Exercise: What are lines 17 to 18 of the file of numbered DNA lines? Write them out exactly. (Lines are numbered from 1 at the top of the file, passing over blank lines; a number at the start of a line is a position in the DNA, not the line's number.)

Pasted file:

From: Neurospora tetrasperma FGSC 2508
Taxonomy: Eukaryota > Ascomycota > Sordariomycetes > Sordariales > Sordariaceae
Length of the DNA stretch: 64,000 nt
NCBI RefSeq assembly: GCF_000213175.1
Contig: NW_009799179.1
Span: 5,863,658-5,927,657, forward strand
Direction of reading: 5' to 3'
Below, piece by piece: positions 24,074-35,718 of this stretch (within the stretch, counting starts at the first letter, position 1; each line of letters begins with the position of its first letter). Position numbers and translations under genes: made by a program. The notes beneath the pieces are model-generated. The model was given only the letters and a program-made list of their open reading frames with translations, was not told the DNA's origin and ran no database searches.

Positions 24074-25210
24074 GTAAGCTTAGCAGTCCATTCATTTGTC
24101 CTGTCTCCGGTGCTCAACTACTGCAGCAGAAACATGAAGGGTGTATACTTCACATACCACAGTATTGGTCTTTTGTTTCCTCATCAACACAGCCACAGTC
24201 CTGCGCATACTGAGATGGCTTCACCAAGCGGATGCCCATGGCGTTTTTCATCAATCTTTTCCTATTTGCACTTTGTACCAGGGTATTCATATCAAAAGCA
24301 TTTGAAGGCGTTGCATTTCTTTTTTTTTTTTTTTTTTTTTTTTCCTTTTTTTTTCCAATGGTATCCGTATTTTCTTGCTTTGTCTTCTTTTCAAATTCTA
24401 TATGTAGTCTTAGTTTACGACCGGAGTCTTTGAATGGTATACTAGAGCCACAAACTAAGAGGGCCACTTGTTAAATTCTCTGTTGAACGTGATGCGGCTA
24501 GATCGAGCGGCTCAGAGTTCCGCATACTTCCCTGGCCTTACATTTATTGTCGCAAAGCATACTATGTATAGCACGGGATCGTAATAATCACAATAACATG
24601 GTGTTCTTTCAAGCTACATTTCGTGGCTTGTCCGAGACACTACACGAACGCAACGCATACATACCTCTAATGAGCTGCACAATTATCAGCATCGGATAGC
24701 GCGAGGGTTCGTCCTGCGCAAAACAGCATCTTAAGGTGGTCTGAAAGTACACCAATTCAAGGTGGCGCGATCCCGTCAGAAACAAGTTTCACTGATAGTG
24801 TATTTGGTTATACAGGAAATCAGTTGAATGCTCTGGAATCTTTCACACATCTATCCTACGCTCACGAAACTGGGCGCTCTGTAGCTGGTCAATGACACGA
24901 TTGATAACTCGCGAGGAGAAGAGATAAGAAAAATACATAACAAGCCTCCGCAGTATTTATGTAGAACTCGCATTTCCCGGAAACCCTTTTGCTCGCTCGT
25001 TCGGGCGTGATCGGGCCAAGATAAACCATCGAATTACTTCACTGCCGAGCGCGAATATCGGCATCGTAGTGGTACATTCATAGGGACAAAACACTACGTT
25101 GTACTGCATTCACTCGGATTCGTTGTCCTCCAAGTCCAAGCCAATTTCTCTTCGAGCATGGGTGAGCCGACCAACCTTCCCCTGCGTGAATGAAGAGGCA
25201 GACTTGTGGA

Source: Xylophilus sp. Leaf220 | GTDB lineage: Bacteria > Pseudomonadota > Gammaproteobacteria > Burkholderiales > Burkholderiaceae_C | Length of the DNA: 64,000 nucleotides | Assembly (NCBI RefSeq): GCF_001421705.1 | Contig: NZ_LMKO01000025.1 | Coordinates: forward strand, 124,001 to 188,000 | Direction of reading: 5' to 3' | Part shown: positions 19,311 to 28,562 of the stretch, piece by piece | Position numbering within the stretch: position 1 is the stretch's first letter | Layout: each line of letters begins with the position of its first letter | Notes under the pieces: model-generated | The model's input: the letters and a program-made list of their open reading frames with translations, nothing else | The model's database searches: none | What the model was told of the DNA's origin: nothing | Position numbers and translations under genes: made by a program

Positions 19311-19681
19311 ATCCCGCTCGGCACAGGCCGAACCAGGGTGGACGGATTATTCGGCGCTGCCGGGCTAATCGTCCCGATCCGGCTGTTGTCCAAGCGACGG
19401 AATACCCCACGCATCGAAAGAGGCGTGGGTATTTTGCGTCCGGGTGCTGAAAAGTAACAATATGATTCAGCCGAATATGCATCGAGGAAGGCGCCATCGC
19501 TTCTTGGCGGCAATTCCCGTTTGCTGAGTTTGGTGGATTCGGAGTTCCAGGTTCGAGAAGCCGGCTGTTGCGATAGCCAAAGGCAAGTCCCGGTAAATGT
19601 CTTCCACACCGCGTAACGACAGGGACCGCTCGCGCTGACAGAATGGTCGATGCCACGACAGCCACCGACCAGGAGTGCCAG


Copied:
24701 GCGAGGGTTCGTCCTGCGCAAAACAGCATCTTAAGGTGGTCTGAAAGTACACCAATTCAAGGTGGCGCGATCCCGTCAGAAACAAGTTTCACTGATAGTG
24801 TATTTGGTTATACAGGAAATCAGTTGAATGCTCTGGAATCTTTCACACATCTATCCTACGCTCACGAAACTGGGCGCTCTGTAGCTGGTCAATGACACGA